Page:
These are injuries caused by chemical exposure or the actual presence of chemical substances in the eye. They could be in liquid or vaporised form but are rarely solids. They are sometimes corrosive and could cause severe or moderate damage to the eye depending on the following:
1. The nature of the chemical;
2. The time or duration of exposure;
3. The amount of the chemical substance in contact with the eyes;
4. The chemical composition and its concentration.
Chemicals range from substances as mild as detergents, liquid soap, perfumes to substances as corrosive as battery acids. Furthermore, we could classify chemicals based on their pH value into 3 groups or classes;
The pH scale ranges from 0-14. Neutral value is 7. Substances with values from 7 to 14 are termed Alkalis while substances with values below 7 are termed Acids. Irritants are those substances with neutral pH values of 7.
The most dangerous chemicals to the eyes are the alkalis. They cause more sight threatening and permanent damage because they have the ability to penetrate the deeper tissues of the eye such as the Lens and the anterior segment. Acids, however, cause merely superficial damage to the surface structures of the eye such as the cornea. This may also be sight threatening. Irritants, on the other hand, may be neutral but they have the capacity to irritate the highly innervated cornea and vascularised sclera.
We will group chemical substances into the 3 classifications listed above.
Acids: Examples of common acids are:
• Sulphuric acid (found in car battery fluids and drain cleaners or uncloggers),
• Hydrochloric acid (found in toilet bowl cleaners, rust removing products and some industrial tile cleaners),
• Hydrofluoric acid (found in glass polish),
• Sulphurous acid,
• Nitric Acid (found in some dye products),
• Acetic acid (found in vinegar and nail polish removers)
Alkalis: Examples of common alkalis include:
• Hydroxides of ammonia (found in harsh cleaning products like window cleaners, floor waxes, and oven cleaners),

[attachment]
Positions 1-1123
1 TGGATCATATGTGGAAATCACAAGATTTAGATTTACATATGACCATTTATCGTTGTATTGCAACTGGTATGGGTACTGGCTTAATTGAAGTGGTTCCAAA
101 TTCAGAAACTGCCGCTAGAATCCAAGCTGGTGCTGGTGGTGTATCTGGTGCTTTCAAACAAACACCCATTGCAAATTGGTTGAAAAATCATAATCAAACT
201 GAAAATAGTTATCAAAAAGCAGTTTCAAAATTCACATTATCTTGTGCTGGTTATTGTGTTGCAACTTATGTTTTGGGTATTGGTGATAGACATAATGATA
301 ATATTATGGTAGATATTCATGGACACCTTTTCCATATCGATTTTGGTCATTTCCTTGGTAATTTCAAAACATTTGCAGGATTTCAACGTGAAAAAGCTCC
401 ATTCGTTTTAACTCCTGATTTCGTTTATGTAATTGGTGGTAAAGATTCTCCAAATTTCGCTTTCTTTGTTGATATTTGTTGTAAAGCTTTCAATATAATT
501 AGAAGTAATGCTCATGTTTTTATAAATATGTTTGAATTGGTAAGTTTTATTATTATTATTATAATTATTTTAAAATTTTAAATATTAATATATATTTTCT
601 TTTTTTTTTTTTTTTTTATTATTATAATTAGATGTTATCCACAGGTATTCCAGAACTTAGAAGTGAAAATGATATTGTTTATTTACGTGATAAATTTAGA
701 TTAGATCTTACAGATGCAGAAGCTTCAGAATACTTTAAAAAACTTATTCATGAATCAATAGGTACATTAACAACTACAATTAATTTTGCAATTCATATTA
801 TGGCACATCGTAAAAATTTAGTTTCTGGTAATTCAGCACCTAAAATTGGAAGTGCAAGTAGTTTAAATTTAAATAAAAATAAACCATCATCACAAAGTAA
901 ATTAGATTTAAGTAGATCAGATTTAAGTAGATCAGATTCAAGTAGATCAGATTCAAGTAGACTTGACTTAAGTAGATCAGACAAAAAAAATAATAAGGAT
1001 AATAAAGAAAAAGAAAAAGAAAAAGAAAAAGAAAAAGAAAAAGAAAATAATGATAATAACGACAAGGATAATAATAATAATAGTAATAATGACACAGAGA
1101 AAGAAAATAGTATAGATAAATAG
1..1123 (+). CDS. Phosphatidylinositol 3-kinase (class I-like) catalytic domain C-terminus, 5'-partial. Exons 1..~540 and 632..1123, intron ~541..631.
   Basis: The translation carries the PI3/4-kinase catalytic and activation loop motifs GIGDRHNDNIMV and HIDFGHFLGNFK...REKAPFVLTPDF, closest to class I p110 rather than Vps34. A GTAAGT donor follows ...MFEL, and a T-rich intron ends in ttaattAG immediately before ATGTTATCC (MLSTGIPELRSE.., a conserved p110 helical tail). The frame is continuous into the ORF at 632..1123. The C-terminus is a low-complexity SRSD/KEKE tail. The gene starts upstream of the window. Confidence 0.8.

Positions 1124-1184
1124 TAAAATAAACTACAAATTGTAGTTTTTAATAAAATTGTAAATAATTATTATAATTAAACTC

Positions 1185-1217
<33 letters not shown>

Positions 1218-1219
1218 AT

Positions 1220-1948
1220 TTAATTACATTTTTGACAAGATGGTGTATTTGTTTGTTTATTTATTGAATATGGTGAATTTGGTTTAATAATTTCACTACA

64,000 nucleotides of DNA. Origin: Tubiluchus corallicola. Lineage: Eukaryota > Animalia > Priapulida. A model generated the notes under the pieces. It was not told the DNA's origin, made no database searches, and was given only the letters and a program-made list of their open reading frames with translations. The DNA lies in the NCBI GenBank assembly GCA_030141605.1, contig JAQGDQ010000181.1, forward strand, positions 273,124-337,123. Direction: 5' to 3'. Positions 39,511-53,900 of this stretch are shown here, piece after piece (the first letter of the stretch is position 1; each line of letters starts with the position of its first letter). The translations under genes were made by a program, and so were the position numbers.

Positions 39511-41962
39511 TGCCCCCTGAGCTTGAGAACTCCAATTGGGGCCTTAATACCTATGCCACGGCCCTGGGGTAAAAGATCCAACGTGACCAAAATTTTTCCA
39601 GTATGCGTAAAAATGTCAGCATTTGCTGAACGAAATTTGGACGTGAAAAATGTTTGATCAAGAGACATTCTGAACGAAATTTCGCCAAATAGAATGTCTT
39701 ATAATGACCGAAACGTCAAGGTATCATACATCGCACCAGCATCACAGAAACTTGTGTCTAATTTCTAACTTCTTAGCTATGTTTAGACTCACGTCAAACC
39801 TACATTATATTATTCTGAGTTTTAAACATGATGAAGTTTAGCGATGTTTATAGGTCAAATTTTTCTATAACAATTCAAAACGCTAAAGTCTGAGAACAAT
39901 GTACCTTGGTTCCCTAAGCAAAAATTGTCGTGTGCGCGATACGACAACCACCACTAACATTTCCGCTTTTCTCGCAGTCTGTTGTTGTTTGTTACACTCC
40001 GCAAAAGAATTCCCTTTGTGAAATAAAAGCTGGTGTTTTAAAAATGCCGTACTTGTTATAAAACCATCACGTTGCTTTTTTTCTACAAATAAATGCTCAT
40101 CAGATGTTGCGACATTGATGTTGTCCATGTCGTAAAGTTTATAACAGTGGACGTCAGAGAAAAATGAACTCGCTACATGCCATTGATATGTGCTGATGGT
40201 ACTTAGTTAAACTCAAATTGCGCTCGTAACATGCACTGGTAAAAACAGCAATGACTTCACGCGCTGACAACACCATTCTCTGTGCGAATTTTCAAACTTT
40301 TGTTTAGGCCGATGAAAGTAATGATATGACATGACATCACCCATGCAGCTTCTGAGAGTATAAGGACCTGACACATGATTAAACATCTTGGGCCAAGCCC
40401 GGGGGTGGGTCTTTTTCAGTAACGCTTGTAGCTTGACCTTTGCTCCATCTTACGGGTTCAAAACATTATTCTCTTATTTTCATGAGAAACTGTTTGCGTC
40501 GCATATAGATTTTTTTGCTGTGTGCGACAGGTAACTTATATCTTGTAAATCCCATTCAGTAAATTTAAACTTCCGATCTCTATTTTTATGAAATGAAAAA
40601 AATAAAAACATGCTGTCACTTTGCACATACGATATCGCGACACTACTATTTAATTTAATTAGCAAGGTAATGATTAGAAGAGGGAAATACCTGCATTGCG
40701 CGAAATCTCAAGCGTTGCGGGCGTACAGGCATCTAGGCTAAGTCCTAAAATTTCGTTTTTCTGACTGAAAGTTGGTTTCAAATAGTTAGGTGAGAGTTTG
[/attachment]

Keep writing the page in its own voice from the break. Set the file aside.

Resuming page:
• Lye (also known as Sodium hydroxide or caustic soda. It may be found in drain cleaners, some soaps and hair relaxers),
• Potassium hydroxide,
• Magnesium (found in some dye products),
• Lime (found in cement, lime, plaster),
Irritants: Examples of common irritants include:
• Pepper spray,
• Liquid soap,
• Perfumes or body sprays,
• Air fresheners,
Symptoms experienced in the event of a chemical exposure may include but is not limited to the following:
1. Varying degrees of redness
3. Mild to moderate pain
4. Pepperish sensation
6. Excessive tearing or lacrimation
FIRST AID FOR CHEMICAL INJURIES
Immediate action must be taken in the event of a chemical burn or exposure. The aim is to ensure that the chemical is completely removed from the eyes.
• Irrigate the eyes with an eye wash. This can be gotten from any medicine store or pharmacy. Where an eye wash is not readily available, use cool running tap water for about 15 to 30 minutes to flush out every trace of the chemical. This will help to neutralize, dilute and reduce the amount of chemical in the eye thus preventing further damage to the eye and its structures.
• It is better to irrigate for too long than for not long enough. No matter how uncomfortable the victim might be, do not stop irrigating especially for alkali burns.
• The eyes should be wide open and the eyelids lifted while flushing to ensure the chemical is totally removed.
• Ensure that the victim’s hands are washed and free of chemicals to avoid re-contamination of the eyes. If the chemical was in contact with other parts of the body the victim should wash thoroughly under the shower with his/ her clothes on to ensure that the chemical is completely diluted and removed.
• If the patient has contact lenses in the eye, flush until the lenses are flushed out.
• Keep flushing and seek professional eye examination.
• Take the packaging or leaflet of the chemical which got into the eyes and show it to the doctor. This will help the examiner to know the actual nature, composition and possible concentration of the chemical in contact with the eyes and the possible treatment regime to adopt.
1. Do not rub the eyes or apply any form of pressure to the eye or the globe.
2. Ensure proper hygiene when handling the eye. Hands and materials in contact with the eye must be clean and free of dirt.
3. Do not apply any substance apart from water into the eyes in a bid to neutralize the chemical (whether acid or alkaline) until proper examination by an eye doctor.
Watch out for the next episode!!!
Until then, be proactive about your eyes.
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